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Re: [zfs-discuss] Any limit on pool hierarchy?

Subject: Re: [zfs-discuss] Any limit on pool hierarchy?
From: Haudy Kazemi
Date: Mon, 08 Nov 2010 18:02:23 -0600
Bryan Horstmann-Allen wrote:
+------------------------------------------------------------------------------
| On 2010-11-08 13:27:09, Peter Taps wrote:
| | From zfs documentation, it appears that a "vdev" can be built from more vdevs. That is, a raidz vdev can be built across a bunch of mirrored vdevs, and a mirror can be built across a few raidz vdevs. | | Is my understanding correct? Also, is there a limit on the depth of a vdev?
It looks like there is confusion coming from the use of the terms virtual device and vdev. The documentation can be confusing in this regard.

There are two types of vdevs: root and leaf. A pool's root vdevs are usually of the 'mirror' or 'raidz' type, but can also directly use the underlying devices if you don't want any redundancy from ZFS whatsoever. Pools dynamically stripe data across all the root vdevs present (and not yet full) in that pool at the time the data was written.

Leaf vdevs directly use the underlying devices. Underlying devices may be hard drives, solid state drives, iSCSI volumes, or even files on filesystems. Root vdevs cannot directly be used as underlying devices.


You are incorrect.

The man page states:

     Virtual devices cannot be nested, so a mirror or raidz  vir-
     tual device can only contain files or disks. Mirrors of mir-
     rors (or other combinations) are not allowed.

     A pool can have any number of virtual devices at the top  of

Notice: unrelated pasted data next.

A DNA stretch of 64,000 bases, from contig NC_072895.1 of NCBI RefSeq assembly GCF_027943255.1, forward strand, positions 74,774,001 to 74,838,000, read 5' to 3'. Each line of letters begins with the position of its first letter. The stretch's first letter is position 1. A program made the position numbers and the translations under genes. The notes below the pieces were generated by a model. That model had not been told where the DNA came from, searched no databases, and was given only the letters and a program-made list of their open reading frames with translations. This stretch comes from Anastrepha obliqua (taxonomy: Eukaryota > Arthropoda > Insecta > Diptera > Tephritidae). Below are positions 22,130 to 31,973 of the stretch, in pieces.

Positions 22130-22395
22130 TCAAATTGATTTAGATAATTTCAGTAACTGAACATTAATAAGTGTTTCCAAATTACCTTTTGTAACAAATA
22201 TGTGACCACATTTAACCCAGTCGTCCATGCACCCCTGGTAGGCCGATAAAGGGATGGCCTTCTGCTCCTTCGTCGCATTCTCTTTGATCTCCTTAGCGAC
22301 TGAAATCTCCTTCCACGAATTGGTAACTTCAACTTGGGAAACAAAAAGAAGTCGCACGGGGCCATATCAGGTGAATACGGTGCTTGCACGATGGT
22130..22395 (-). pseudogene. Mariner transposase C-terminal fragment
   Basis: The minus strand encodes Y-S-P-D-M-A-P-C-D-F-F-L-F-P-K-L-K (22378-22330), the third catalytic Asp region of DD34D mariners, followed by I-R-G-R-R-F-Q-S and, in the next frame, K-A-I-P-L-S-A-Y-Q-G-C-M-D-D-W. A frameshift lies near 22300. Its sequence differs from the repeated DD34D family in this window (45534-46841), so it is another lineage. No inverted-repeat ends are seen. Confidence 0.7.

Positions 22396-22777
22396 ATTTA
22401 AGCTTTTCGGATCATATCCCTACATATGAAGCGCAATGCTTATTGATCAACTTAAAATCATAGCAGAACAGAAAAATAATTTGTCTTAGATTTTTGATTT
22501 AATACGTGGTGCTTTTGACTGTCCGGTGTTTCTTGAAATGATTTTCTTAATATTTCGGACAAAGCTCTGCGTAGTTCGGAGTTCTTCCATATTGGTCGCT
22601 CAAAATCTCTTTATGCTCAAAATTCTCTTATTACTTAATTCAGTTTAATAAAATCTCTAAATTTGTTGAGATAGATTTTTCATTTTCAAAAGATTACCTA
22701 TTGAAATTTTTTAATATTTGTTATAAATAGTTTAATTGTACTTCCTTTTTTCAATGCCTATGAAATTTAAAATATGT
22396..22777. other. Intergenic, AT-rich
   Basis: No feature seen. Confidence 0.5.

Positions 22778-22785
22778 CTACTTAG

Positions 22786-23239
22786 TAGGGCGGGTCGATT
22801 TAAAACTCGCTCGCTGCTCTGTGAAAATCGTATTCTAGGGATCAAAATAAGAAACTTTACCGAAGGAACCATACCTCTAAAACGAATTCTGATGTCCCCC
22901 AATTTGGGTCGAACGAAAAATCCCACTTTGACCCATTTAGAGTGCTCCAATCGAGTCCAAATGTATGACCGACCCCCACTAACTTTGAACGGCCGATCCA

the  configuration  (known as "root vdevs"). Data is dynami-
     cally distributed across all top-level  devices  to  balance
     data  among  devices.  As new virtual devices are added, ZFS
     automatically places data on the newly available devices.

     A pool can have any number of virtual devices at the top  of
     the  configuration  (known as "root vdevs"). Data is dynami-
     cally distributed across all top-level  devices  to  balance
     data  among  devices.  As new virtual devices are added, ZFS
     automatically places data on the newly available devices.

This has been touched on and discussed in some previous threads. There is a way to perform nesting, but it is *not* recommended. The trick is to insert another abstraction layer that hides ZFS from itself (or in other words convert a root vdev into an underlying device). An example would be creating iSCSI targets out of a ZFS pool, and then creating a second ZFS pool out of those iSCSI targets. Another example would be creating a ZFS pool out of files stored on another ZFS pool. The main reasons that have been given for not doing this are unknown edge and corner cases that may lead to deadlocks, and that it creates a complex structure with potentially undesirable and unintended performance and reliability implications. Deadlocks may occur in low resource conditions. If resources (disk space and RAM) never run low, the deadlock scenarios may not arise.

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